The latest component to get wrapped is the upper half of the turbo inlet hard pipe, this is the section that connects to the Y-pipe coupler hose. I wrapped this section in the DEI Reflect-A-Gold tape.
At this stage most everything from the inlet snorkel to the turbocharger compressor inlet is now wrapped in some way or another. The part that isn’t wrapped is the airbox snorkel, and I’ll probably do something with it next.
I went and drove my usual route recording the intake temperatures. Rather than post up the composite chart, because it is getting very busy, I’m going to post the temperature deltas of the last two and first two recordings that I made.
The morning drive has two fewer data series than the afternoon drive, only going up to 7. Drive 1 is in the normal configuration that I had prior to doing any of the wrapping. The 2 series is the same but with the Darintake holes covered. Series 6 and 7 are with most of the wrapping in place, through to the Y-pipe in 6 and the hard pipe in 7.
The afternoon drive data with similar data series is shown below.
These results show very little difference between the ‘untreated’ inlet piping and the ‘treated’ pipes with all of the wrapping in place.
Continuing down the intake I’ve gone and wrapped up the RS4 Y-Pipe.
It’s quite the beaut now, with Duct Insulation wrapped around the entire thing.
Seeing as how the Y-pipe is an ‘air duct’ applying this material seems proper. It consists of a foam layer about 3-4 millimeters thick with a reflective coating on one side and adhesive on the other. The advertised R value for the material is R-3.
Taking the S4 out for my usual drives produced the following results in the morning:
Later in the day I repeated the procedure recording in higher ambient temperatures.
Adding these latest drives into the collection that I’ve got going yields the following charts:
I was hopeful that this extra heat protection would produce some benefit, the Y-pipe sits directly on top of the engine and seems like a good candidate for some insulating material.
There are moments in the drive when the temperature with this latest modification is lower, around approximately 5 degrees F.
Without digging deeper into the data my initial call is that the wrapping did help some.
I reattached the temperature sensor that I use to record the compressor outlet temperatures. Combined with the readings from the inlet temperature sensor these two pieces of data illustrate the rise in intake air temperature that occurs as the air passes through the turbocharger compressor.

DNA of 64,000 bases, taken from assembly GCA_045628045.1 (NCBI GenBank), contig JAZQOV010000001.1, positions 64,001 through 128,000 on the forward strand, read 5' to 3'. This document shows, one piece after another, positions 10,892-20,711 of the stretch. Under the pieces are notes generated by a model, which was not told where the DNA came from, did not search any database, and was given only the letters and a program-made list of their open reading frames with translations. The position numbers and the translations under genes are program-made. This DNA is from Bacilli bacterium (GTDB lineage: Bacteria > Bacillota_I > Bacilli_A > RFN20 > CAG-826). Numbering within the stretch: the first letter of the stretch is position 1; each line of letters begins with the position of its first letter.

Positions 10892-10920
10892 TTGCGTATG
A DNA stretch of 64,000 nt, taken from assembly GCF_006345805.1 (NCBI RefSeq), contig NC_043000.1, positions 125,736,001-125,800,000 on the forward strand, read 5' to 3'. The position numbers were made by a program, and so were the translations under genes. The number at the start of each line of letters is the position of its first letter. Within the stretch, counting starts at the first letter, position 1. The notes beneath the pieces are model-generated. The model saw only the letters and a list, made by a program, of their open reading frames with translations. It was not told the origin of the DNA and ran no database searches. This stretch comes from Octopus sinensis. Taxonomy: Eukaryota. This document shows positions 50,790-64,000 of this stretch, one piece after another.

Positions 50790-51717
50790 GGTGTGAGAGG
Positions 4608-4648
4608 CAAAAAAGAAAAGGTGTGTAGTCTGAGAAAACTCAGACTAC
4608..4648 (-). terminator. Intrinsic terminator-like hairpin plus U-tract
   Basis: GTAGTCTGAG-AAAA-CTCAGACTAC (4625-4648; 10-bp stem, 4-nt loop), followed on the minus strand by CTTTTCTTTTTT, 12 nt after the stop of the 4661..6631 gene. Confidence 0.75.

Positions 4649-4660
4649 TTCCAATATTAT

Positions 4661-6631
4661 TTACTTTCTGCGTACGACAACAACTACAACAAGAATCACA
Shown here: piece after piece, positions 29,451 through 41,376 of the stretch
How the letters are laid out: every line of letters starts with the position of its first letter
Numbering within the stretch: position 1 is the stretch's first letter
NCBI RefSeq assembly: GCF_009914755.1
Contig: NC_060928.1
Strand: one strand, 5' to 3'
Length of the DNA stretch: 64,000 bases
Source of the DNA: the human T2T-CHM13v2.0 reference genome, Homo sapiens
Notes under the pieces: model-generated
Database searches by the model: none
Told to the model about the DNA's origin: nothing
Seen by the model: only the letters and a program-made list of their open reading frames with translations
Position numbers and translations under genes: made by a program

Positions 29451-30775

This sensor is located in the hard pipe that joins the turbocharger compressor outlet to the intercooler intake end tank.
As I have done for the past couple of weeks I logged the temperature of the intake air as it passes through the car’s intake system. The results from the morning drive are shown below:
Tu_In is the temperature of the air entering the turbocharger, shown with the red line. Tu_Out, the dark green line, is the temperature of the air as it leaves the turbocharger compressor housing. The light green line is the ambient air temperature. Interestingly the turbocharger outlet temperature goes well above the intake air temperature at the Intake Manifold within about 2 minutes of starting the engine.
What is also noteworthy is that at no time did I push the turbo’s to produce boost, the spikes occurred while the intake manifold was still under a small amount of vacuum, as displayed by my A-pillar mounted boost gauge.
I recorded temperatures again during an afternoon drive, though the route was different from what I have previously taken.
I briefly pushed the turbochargers to produce boost of approximately 18 psi during the end part of the drive. This boost event only lasted around 1-2 seconds. I would have expected to see compressor outlet temperatures around 250 degF or greater if sustained boost around 20-22 psi had been achieved for 3-4 seconds.
One of the most notable aspects of these charts is the delta between the green, compressor outlet, and red, compressor inlet, temperatures. This is the rise in intake air temperature as the air passes through the turbocharger compressor, a large change results even when out of boost and only cruising.